Since it opened in 1929, the Chateau Marmont has been a beloved retreat of actors, writers, musicians, and directors craving a temporary (or sometimes not-so-temporary) home away from the prying eyes of the public and the press. As the Old Hollywood adage goes: “If you want to be seen, go to the Beverly Hills Hotel. If you don’t want to be seen, go to Chateau Marmont.”
The Chateau was the brainchild of Los Angeles attorney Fred Horowitz, who hired architects Arnold A. Weitzman and William Douglas Lee to build an apartment building inspired by European châteaux, particularly Château d’Amboise in the Loire Valley, France. Horowitz chose 8221 Sunset Boulevard, a hillside site on the northwest side of Sunset Boulevard and Marmont Lane in West Hollywood, for his complex, which was constructed of an earthquake-proof combination of concrete and reinforced steel. The French-influenced, L-shaped building was topped with a turret and a steeply-pitched slate roof and set above a garage with valet parking. Inside, the architects arranged 43 apartments with a variety of floor plans and Gothic details. Chateau Marmont opened on February 1, 1929, offering furnished apartments with one to six rooms. The most spacious penthouse went for $750 per month (about $13,453 today).
After Horowitz and his investors were hit by the Great Depression, Chateau Marmont was sold in 1931 for $750,000 to Albert E. Smith, founder of the motion picture company Vitagraph. Smith converted the property into a hotel, taking advantage of the swell of visitors making their way to Los Angeles for the 1932 Summer Olympics. Smith hired silent film actress Ann Little to manage the property and she helped develop the Chateau’s signature aesthetic. Little redecorated the Chateau with an eclectic mix of pieces from the estates of Southern Californians trying to make up for their losses following the Great Depression and added amenities including basic room service.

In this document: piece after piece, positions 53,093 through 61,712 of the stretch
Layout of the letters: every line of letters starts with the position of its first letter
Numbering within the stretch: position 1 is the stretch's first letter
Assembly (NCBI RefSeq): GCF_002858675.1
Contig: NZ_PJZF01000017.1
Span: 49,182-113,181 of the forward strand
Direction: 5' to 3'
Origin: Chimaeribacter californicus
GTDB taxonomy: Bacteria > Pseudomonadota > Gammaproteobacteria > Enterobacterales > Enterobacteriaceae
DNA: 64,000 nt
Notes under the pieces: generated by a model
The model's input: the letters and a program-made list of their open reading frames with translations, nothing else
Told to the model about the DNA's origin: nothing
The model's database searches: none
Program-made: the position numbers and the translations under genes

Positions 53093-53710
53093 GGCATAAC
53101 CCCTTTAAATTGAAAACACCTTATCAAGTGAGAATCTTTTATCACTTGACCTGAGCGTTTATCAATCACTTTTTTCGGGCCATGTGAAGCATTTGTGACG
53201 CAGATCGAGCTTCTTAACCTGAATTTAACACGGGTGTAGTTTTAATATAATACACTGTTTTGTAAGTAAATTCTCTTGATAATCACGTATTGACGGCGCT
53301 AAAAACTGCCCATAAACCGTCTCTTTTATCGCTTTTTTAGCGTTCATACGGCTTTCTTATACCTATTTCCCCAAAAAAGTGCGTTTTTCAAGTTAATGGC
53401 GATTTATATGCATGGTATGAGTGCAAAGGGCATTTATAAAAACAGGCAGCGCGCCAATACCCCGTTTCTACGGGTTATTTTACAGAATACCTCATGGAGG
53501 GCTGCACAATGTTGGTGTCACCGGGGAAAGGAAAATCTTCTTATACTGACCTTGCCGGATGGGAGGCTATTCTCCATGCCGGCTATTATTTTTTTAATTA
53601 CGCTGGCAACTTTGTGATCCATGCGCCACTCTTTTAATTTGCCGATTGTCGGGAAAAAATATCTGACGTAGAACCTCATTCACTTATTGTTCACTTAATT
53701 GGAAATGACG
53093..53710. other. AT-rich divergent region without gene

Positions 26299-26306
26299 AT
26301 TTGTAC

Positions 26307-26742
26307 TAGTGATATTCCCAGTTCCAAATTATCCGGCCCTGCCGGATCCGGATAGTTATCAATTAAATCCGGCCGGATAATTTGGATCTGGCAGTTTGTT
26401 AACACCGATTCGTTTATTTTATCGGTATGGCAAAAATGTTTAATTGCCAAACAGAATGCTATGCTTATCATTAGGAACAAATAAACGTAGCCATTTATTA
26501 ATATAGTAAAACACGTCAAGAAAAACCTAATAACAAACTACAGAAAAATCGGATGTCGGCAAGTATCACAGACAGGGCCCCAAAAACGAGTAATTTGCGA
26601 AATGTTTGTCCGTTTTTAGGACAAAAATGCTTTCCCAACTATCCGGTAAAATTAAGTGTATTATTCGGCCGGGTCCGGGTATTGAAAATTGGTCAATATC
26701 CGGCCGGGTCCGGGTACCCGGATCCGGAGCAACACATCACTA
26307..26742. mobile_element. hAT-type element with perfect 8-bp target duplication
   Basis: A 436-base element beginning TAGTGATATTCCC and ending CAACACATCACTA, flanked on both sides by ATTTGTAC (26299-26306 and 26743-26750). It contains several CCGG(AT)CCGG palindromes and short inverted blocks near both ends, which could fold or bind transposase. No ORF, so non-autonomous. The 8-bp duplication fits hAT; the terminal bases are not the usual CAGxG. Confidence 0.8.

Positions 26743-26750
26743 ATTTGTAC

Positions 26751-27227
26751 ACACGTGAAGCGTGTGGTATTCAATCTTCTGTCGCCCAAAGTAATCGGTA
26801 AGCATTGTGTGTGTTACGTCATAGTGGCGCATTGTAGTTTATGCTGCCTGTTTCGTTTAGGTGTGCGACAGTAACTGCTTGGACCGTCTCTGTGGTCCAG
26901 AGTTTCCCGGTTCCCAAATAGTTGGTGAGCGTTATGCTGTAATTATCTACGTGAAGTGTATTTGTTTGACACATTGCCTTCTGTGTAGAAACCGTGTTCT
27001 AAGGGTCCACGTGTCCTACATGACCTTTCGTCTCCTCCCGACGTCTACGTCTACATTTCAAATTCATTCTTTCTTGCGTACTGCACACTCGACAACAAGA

By the mid-1930s, the Sunset Strip became a hotspot, with the Sunset Tower, The Trocadero, and Schwab’s Pharmacy opening near the Chateau and adding to the area’s allure. In 1937, Smith purchased a plot of land east of the Chateau with several existing two-story rental homes and transformed them into the first of the now famous bungalows, which offered Hollywood stars even more privacy in the already-cloistered hotel.
Smith sold the hotel in 1942 for $350,000 to German banker Erwin Brettauer. While the new owner eliminated many of the amenities and traditions incorporated by Little, he also invested in the property, including hiring costume designer Don Loper to refurbish the penthouse. Brettauer added a small outdoor pool in the summer of 1947, and it quickly became the gathering hub of the hotel. In 1951 he purchased a plot of land at the northwest corner of the site and hired modernist architect Craig Ellwood, known for his Case Study Houses, to build two additional contemporary bungalows, which opened in 1952.
Brettauer sold Chateau Marmont in 1963, and the property would pass through several owners throughout the 1960s and early 1970s. During that time, the hotel fell into a state of disrepair. In 1975, it was purchased for $1 million by Sarlot-Kantarjian, a real estate development and construction firm owned by Raymond Sarlot and Karl Kantarjian.